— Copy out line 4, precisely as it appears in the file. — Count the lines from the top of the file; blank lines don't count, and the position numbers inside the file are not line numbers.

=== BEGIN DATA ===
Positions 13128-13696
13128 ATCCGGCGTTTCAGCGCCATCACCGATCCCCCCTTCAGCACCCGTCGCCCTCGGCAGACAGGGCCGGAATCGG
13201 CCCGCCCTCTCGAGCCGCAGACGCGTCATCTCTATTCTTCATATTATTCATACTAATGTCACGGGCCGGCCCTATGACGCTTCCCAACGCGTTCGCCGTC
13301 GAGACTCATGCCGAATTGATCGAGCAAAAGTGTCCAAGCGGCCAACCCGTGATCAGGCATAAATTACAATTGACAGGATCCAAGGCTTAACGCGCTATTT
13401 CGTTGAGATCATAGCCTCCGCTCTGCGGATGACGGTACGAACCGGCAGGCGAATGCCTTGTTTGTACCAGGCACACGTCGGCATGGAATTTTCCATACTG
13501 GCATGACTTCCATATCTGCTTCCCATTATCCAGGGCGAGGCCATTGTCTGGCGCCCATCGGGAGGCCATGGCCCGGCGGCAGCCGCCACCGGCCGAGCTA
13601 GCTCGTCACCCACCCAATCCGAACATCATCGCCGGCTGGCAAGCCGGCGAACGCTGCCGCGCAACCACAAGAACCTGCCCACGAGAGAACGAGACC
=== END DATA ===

13301 GAGACTCATGCCGAATTGATCGAGCAAAAGTGTCCAAGCGGCCAACCCGTGATCAGGCATAAATTACAATTGACAGGATCCAAGGCTTAACGCGCTATTT